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Letters to the Editor
Better Way to Supervise
Psychiatric News
Volume 41 Number 5 page 34-34

The use of audiotaped treatment sessions for supervision of psychiatric trainees was described in the October 21, 2005, issue by Dr. Tomar Levin. He pointed out how much is lost or distorted in the description of treatment when supervisors meet with trainees at some time after the session in question was held. While the time invested in listening to audiotapes more than doubles the time for the supervisor, at least a close replica of what actually transpired in the treatment session becomes available for scrutiny and discussion.

However, there is yet a better way to conduct supervision, one that I have used to good advantage for over 30 years. I meet with the patient and the trainee together—with the patient's permission. As the session unfolds, the trainee employs his/her skills for me to observe directly, including the subtleties of nonverbal communication, relating, timing, and reciprocity. In addition, I am able to demonstrate interviewing and therapeutic techniques, as the educational process dictates. The trainee is prepared for this spontaneous interplay, benefiting from the positive feedback that is contingent upon his/her emerging competencies as well as from my professional modeling. The learning experience is reinforced by approximately 15 minutes of debriefing after the session ends. This pedagogical method is used for diagnostic evaluations and individual, family, and group treatment.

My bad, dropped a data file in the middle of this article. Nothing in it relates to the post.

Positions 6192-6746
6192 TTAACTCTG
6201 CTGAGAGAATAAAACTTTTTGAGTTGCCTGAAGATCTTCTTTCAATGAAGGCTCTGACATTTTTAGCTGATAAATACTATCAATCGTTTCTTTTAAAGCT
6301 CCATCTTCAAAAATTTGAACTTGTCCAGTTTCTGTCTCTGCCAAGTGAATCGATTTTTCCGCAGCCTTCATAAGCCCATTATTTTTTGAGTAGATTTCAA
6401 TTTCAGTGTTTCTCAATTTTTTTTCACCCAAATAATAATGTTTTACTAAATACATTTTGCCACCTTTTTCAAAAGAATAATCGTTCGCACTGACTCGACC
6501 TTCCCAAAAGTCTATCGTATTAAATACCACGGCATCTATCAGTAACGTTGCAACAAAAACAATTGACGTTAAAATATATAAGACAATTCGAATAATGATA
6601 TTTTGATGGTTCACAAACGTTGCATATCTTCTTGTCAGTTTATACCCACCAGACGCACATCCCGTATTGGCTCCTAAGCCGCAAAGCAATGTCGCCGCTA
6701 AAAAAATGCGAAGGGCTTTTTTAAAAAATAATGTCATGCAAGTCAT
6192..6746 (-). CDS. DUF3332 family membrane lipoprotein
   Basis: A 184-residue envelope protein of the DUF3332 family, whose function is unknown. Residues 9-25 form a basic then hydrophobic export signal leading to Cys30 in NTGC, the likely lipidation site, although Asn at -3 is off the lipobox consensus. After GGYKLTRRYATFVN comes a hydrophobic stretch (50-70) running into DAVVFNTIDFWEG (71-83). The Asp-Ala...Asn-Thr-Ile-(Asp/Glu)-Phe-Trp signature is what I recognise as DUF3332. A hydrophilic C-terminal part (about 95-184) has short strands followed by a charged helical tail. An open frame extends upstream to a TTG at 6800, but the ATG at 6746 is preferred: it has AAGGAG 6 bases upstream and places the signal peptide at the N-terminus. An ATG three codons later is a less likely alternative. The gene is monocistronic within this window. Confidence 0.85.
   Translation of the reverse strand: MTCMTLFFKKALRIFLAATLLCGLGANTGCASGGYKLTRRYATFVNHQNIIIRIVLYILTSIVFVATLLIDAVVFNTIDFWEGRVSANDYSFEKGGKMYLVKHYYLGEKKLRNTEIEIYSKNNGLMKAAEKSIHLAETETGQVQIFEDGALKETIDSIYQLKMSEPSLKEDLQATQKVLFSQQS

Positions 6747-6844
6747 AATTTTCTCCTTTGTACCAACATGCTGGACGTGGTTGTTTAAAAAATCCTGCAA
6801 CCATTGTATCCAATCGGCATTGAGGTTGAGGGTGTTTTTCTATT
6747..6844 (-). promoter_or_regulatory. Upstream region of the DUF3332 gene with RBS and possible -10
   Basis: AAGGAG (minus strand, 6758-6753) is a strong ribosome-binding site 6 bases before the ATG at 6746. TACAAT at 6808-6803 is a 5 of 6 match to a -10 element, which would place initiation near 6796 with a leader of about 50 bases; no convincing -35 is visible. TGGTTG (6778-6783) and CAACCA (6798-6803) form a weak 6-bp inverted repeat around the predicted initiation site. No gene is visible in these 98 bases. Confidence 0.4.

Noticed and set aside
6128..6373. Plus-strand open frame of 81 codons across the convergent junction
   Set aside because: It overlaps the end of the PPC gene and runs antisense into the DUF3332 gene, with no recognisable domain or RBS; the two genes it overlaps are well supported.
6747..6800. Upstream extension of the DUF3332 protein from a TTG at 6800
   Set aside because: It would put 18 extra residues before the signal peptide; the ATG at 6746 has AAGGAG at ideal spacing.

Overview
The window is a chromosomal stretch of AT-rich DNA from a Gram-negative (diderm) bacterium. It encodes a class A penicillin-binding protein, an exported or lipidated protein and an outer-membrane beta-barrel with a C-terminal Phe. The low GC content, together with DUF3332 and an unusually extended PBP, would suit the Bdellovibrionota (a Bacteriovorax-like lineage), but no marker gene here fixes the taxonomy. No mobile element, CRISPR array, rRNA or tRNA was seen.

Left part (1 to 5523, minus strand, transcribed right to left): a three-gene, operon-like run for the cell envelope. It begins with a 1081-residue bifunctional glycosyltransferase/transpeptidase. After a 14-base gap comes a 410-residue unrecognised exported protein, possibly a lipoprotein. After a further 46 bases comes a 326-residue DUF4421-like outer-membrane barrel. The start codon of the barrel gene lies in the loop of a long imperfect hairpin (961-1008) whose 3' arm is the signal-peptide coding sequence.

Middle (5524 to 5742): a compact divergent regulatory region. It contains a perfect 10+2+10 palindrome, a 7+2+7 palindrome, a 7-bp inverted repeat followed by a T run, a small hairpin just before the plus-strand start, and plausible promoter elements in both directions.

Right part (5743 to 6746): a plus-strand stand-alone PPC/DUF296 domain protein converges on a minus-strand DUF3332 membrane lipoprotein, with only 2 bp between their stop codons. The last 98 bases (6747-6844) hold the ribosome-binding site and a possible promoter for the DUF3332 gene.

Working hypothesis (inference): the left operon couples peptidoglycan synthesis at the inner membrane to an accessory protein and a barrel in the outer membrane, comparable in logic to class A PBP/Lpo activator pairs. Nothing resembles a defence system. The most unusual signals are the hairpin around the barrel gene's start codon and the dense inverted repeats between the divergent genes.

This is the traditional "bedside" or "clinic" rounding that has been a keystone of teaching in all medical specialties for 100 years—except for psychiatry. The inexplicable failure of psychiatry to use the most effective teaching technique has been yet another nail in the coffin of psychiatry's credibility with our colleagues in medicine, surgery, and primary care. A false curtain drawn around confidentiality and solipsistic self-disclosure in the psychoanalytic tradition has led to psychiatry's indirect and watered down modes of teaching.

In three decades of teaching buttressed by principles of learning, there have been fewer than a handful of patients who have been uncomfortable with the spontaneity of this direct teaching; most feel that they are benefiting from two physicians' experiences and expertise, give permission, and cooperate fully. Residents and other trainees respond with enthusiasm to this competency-based approach to teaching.

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